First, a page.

Photo Credit: HBO
Hotstar has jumped on the self-censorship bandwagon. The Disney-owned streaming service has cut out jokes that poked fun at its corporate overlord from Last Week Tonight with John Oliver, HBO's Emmy-winning half-hour news satire talk show. (Most HBO programming is available on Hotstar in India, owing to a long-term deal between the two.) In Hotstar's case, this is somewhat ironic, considering this comes from the same company that launched a marketing campaign built around the fact that it would never censor Game of Thrones. Gadgets 360 has reached out to Hotstar, Disney, and HBO, and we will update this story when we hear back from any of them.
Reddit users were the first to take note of Hotstar's new self-censoring ways, and Gadgets 360 has since confirmed that the jokes involving Disney had been chopped off from the sixth season finale — “The Census” — of Last Week Tonight with John Oliver, which aired Sunday in the US. There are at least two such instances, which also involve zooming in to remove any on-screen mention of the joke. What makes this weird is that the latest Last Week Tonight episode wasn't an exposé of Disney or anything. Oliver simply used the phrase “Disney fact” to poke fun at a variety of things, which stemmed from Micky Mouse's participation in a 1980 advertisement for the US Census Bureau.
If you haven't seen the episode in question and are still confused, here's how it started. The aforementioned ad — watch the above video from the start for context — features people asking, “Can we count on you?” as wordplay on the census count, before Mickey Mouse shows up at the end to repeat the question. In response, Oliver wonders “Can we actually count on you, Mickey? It's 1980, you're in a tuxedo in the middle of the day, and your pupils are the size of personal pan pizzas. We all know what that means, Mick. You've been baking with booger sugar. Horking the rawdilla. Riding the white rail express to Blowmaha. What I'm trying to say here is, Mickey Mouse has a really serious cocaine problem. Listen, I'm just stating a fact. A Disney fact.”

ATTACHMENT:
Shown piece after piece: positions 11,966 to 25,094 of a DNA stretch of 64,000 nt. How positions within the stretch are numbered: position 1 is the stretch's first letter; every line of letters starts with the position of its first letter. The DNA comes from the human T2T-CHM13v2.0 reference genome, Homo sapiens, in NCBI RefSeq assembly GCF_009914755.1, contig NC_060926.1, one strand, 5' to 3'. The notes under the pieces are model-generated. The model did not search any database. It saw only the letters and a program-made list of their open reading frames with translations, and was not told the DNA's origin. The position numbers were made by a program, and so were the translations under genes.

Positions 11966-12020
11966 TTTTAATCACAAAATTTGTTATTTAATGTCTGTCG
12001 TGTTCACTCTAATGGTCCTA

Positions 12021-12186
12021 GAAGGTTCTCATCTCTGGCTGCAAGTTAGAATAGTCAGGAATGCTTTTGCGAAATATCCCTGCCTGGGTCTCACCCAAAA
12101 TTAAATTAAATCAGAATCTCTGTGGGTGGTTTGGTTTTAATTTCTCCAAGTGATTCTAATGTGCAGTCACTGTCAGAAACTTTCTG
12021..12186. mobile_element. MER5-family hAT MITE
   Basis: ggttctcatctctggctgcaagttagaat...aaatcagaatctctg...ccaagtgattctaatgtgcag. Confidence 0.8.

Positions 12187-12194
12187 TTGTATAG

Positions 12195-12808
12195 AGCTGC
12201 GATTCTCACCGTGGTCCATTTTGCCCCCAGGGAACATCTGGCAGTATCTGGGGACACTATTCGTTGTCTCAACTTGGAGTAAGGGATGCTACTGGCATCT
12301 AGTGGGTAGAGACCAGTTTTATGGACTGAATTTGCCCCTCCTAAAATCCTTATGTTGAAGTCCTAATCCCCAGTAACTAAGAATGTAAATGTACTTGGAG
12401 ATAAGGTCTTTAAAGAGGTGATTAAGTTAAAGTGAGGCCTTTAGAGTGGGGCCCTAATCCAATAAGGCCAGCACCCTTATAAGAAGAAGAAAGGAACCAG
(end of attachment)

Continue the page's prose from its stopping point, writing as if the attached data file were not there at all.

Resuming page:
It's unclear if the Last Week Tonight episode was censored by Hotstar itself, in a bid to keep the overlords happy, or if the mandate came down from Disney itself. The latter seems unlikely — and is hopefully not the case — because it makes one of the world's biggest companies come across as petty at best. After all, Oliver routinely, and deliberately, mocks HBO's new owners — the American telecom giant AT&T, which owns HBO via its subsidiary WarnerMedia — all the time on Last Week Tonight. Those jokes are aimed directly at the company's service and customer support. If AT&T can take such jibes in its stride, Disney should have no problem.
This unnecessary self-censorship takes Hotstar to the early days of Amazon Prime Video in India, when the Jeff Bezos-owned streaming service had opted to blur most nudity and excise all forms of profanity from content, in what it termed “Indian sensibilities”. Except this is corporate bootlicking, and not driven by what some viewers might find offensive. And more importantly, it betrays Hotstar's true sensibilities. All its talk of not censoring Game of Thrones didn't stem from the goodness of its heart, but the fact that the Internet is not subject to the guidelines imposed on TV channels in India. Moreover, Hotstar knew that GoT fans had been pirating the show for years, and the only way to get them on board was to deliver them an uncensored version.
For what it's worth, India isn't the first country where Last Week Tonight has had to deal with such stupidity. A British law prevents comedy programmes from using footage of the UK Parliament. Oliver & Co. have not only poked fun at this happening several times in the past, but have also gone out of their way to create special footage just for the British audience, to replace the missing Parliament footage in that particular Last Week Tonight episode. Sadly, that's not the case for Hotstar's self-censorship of Disney jokes. But since it's not due to a law, Indian viewers of Last Week Tonight can simply watch the unedited episode segment over on YouTube.
Considering Hotstar doesn't upload new episodes of Last Week Tonight until a day later on Tuesday — unlike most other HBO programming, which is available immediately after — we imagine most fans of the show have been doing that anyway. And those who want to watch the full episode have always known where to look. In fact, by meddling with the content, something it had vowed to not do with Game of Thrones to convince Indians to sign up for its service, Hotstar is now driving subscribers away.